Thursday, July 22, 2010

A Rule Against Murder

by Louise Penny

I just can't give enough praise for the Inspector Armand Gamache mystery series and for Louise Penny's writing.  I love them.  While reading this series I feel like I gently slip deeper and more comfortably into the coziest of overstuffed chairs.  It's a feeling that I cherish and am most grateful for.

This, the fourth in the series, is set in an old, log lodge set on a beautiful lake, surrounded with beautiful forest and just a short drive from the village of Three Pines.  Gamache and his wife are celebrating their anniversary with a week stay at the lodge.  At the same time there is a family reunion taking place.  Of course, a murder takes place and Gamache is the one who looks into the past to discover who has been harboring a wound that has grown into the act of murder.

 Penny keeps me totally wrapped up in the story, the mystery of who the murderer was and why and how it was committed.  But she also thrills me with her turn of a phrase and the way she uses words to paint a a feeling, an atmosphere, a lesson, a character, etc.

I liked this description of the lodge:
That was the other ingredient of the Manoir.  It was filled with suspects, it was filled with Morrows, huffling and silent.  But more than that, it was filled with relief.  It was like a sigh, with structure.

In the story the father had left each of his children a short note with advise on it. 
You can't get milk from a hardware store.  It was a funny sort of thing for a father to tell a daughter.  But by then she'd broken the code, and knew what her father had been trying tell her.  Stop asking for something that can't be given.  And look for what is offered.

Advice given by Gamache to his friend and also, a suspect:
Be careful.  You're making hurting a habit.  Spreading it around won't lessen your pain, you know.  Just the opposite.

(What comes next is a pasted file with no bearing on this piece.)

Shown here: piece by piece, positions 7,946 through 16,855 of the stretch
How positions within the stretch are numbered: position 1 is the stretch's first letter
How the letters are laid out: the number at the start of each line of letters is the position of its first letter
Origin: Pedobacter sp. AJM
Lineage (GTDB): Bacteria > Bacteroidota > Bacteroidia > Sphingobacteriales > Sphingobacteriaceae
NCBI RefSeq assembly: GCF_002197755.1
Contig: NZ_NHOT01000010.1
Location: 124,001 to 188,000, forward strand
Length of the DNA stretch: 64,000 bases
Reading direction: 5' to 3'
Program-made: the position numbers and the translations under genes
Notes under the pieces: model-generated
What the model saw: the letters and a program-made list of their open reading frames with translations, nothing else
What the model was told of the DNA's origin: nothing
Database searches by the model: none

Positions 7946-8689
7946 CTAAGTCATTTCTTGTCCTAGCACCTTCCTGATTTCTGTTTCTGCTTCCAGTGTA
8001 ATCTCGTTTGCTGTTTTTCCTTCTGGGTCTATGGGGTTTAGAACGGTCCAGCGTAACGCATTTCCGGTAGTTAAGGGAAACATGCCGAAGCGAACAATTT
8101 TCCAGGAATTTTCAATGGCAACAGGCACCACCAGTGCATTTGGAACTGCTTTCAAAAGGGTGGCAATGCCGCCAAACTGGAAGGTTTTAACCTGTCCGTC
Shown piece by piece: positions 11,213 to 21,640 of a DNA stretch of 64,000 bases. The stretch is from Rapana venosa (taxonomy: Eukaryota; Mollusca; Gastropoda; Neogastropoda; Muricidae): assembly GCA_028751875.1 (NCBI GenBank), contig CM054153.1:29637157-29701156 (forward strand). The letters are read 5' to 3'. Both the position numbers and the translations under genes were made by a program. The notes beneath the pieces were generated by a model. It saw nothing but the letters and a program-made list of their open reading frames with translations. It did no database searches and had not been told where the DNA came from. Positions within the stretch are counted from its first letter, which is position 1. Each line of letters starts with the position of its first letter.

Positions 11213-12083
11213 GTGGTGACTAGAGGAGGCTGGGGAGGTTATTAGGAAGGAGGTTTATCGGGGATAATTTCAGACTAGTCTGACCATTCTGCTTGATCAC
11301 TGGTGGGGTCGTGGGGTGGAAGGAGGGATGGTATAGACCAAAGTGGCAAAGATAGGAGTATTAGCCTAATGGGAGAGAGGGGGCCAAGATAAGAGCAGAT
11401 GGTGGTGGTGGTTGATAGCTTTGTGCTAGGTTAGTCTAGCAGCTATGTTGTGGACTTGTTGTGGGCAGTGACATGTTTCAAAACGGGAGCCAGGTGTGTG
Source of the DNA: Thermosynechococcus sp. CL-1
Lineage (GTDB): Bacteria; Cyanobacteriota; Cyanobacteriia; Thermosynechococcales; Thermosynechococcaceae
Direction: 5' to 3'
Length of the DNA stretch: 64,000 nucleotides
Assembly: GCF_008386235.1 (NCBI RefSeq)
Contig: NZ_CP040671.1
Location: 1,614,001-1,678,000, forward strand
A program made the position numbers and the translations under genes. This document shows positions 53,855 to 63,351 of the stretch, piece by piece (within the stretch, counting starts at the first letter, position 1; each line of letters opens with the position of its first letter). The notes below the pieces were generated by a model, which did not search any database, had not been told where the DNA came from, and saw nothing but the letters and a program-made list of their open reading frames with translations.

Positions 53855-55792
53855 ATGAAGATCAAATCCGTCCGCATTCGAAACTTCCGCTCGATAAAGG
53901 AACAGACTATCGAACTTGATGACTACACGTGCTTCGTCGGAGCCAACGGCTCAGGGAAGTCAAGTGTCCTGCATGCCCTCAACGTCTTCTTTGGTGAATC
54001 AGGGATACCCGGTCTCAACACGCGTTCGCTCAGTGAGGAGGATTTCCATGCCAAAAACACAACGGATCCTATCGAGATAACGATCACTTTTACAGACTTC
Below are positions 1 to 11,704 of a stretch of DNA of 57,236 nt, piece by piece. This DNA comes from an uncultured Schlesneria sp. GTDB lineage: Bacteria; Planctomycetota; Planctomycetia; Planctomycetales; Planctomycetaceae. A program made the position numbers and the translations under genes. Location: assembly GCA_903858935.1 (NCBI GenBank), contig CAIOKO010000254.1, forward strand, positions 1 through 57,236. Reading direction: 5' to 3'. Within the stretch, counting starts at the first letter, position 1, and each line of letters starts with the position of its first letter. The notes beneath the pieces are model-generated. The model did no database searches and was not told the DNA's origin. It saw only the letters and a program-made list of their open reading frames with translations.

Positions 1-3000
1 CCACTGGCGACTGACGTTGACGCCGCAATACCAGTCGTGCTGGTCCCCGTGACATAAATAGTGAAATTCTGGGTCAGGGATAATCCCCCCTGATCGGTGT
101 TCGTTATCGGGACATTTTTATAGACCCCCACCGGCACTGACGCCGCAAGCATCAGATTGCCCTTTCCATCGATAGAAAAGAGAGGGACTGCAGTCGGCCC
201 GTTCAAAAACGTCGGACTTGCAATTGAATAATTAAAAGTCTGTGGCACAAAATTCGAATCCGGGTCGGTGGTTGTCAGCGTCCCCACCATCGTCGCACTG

I feel most blessed that Louise Penny has such a marvelous talent and that she decided to share that talent with me.  I'm not a writer, have no desire to be but I'm grateful for those who are.  Penny is one of my absolute favorites.


Anonymous said...

Totally agree with each thing you said. Love, love, love Louise Penny's books.

Cathy said...

Me three!

Myke Weber said...

Me four. And I loved your review. You hit the nail on the head with that cozy chair metaphor. I never read anything but I consult you first and for good reason. You find me only the best books. Thanks so very much!

Framed said...

I love her too although this wasn't my favorite. Still wonderful, though.

Zibilee said...

I have never read anything by Penny, but these books do sound really good! I am so glad that this series continues to impress you and that you love these books so much. It's great to feel so thrilled and inspired by an authors work.

Holly (2 Kids and Tired) said...

This sounds like a great series.

Unknown said...

I've never read this author, but plan on picking something up from the library! thanks!

Natalie~Coffee and a Book Chick said...

I've never read this series, but it sounds great!

Les said...

As soon as I finish with the Maisie Dobbs series, I need to go back to Louise Penny. I've only read the first in the series and have all her others in my stacks. I'm anxious to return to that beautiful location and Gamache!

Ruthibelle said...

"I'm not a writer, have no desire to be but I'm grateful for those who are"

You're probably the first avid reader I've heard say that.

Awesome review.

Jill said...

I haven't read this mystery series, but it sounds wonderful. I love books that give me that cozy armchair feeling! I'll add it to my list - thanks!

Thoughts of Joy said...

LOL. I just read what you wrote under "Leave your comment."

This one was sooo good! It's great to read your enthusiasm for this series, especially when I have thoroughly enjoyed it as well.